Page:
NCDA&CS operates four State Farmers Markets (located in Ashville, Charlotte, Colfax and Raleigh) and intends to keep them open and follow any guidance concerning grocery stores and retail outlets.  To help ensure the safety of farmers market vendors and visitors, market staff is encouraging social distancing, proper hand washing, reduced contact with products and has stopped product sampling.  Information, opening times, and availability of produce and other food items can be found on the NCDA&CS Farmers Markets website.

Is our food supply safe?

Yes.  From the US Food and Drug Administration’s (FDA) FAQs on food safety and COVID-19, “Currently there is no evidence of food or food packaging being associated with transmission of COVID-19. 

Unlike foodborne gastrointestinal (GI) viruses like norovirus and hepatitis A that often make people ill through contaminated food, SARS-CoV-2, which causes COVID-19, is a virus that causes respiratory illness. Foodborne exposure to this virus is not known to be a route of transmission.

The virus is thought to spread mainly from person-to-person. This includes between people who are in close contact with one another (within about 6 feet), and through respiratory droplets produced when an infected person coughs or sneezes. These droplets can land in the mouths or noses of people who are nearby or possibly be inhaled into the lungs. It may be possible that a person can get COVID-19 by touching a surface or object that has the virus on it and then touching their mouth, nose, or possibly their eyes, but this is not thought to be the main way the virus spreads. However, it’s always critical to follow the 4 key steps of food safety—clean, separate, cook, and chill – to prevent foodborne illness.”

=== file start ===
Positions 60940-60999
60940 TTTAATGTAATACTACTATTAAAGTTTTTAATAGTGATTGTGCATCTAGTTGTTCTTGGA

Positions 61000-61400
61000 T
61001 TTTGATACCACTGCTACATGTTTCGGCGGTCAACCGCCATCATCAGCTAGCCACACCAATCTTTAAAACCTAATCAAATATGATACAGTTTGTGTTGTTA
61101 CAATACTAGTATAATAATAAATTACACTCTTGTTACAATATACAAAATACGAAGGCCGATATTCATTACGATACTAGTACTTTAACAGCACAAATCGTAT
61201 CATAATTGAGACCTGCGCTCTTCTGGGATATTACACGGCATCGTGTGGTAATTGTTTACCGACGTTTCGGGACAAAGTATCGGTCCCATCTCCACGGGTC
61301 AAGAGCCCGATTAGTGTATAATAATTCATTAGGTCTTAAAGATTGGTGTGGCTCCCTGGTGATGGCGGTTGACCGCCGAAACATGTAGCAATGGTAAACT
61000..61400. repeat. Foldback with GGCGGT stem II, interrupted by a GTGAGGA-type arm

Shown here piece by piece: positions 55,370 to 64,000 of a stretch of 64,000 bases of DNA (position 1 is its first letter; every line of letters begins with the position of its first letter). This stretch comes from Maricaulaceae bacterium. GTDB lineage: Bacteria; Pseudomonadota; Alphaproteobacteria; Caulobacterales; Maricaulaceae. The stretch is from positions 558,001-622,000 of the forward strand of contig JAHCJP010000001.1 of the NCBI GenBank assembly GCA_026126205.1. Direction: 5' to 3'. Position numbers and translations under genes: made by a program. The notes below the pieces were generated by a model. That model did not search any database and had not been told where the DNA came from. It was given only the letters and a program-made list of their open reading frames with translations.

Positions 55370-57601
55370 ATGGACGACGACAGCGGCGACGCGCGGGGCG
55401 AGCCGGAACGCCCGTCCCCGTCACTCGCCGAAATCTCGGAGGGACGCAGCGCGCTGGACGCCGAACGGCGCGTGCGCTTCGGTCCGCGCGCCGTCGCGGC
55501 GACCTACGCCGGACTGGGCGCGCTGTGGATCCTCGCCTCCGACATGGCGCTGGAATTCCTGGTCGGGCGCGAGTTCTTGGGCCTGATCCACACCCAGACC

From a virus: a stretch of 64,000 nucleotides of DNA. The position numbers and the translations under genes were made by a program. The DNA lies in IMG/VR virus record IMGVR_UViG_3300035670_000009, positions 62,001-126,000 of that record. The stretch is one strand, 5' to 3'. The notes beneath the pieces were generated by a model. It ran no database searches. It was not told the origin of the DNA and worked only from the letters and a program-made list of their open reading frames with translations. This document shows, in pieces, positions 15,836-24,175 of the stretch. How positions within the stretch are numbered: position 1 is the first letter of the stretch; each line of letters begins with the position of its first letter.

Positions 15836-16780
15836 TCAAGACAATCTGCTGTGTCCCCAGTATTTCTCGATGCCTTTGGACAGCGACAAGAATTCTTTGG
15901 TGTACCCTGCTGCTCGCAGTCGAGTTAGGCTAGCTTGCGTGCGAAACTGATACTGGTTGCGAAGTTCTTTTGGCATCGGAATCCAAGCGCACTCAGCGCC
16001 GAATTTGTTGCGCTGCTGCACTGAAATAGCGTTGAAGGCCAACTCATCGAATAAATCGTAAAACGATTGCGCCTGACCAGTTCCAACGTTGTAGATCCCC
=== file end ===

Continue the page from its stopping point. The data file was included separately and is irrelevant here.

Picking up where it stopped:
What is NCDA&CS doing during this COVID-19 situation?

NCDA&CS is committed to a safe, stable, and abundant food supply at all times and especially during times of crisis.  Critical NCDA&CS services which protect the safety of food for consumers, support farmers and the food supply system, and keep agricultural and food system commerce flowing are our highest priorities.  Following guidelines issued by NC Department of Health & Human Services (DHHS), we have taken steps to protect our employees and the critical roles they play in order to keep these programs and services in place.

We have engaged state and national leaders on the issues listed above as well as providing significant input on measures which need to be in place to produce food in 2020.  For example, planting season is upon us and much of NC agriculture, including our fresh fruit and vegetable production depends on H2A guest worker farm labor.  We have been engaged with the Department of Homeland Security and the US State Department to ensure those guest workers wishing to come to North Carolina remain able to do so. 

The NCDA&CS Food Distribution division is delivering needed food to many school districts around the state as they provide meals for children out of school as well as food banks in North Carolina whose valuable service are becoming increasingly important.  Additionally, te Marketing Division is working with farmers, wholesalers, and retailers to ensure NC products reach the consumer in different ways in light of the change to restaurants and food service facilities.  We continue our commitment to operate the four State Farmers Markets.

NCDA&CS remains committed to serving agriculture and all of North Carolina during this difficult time.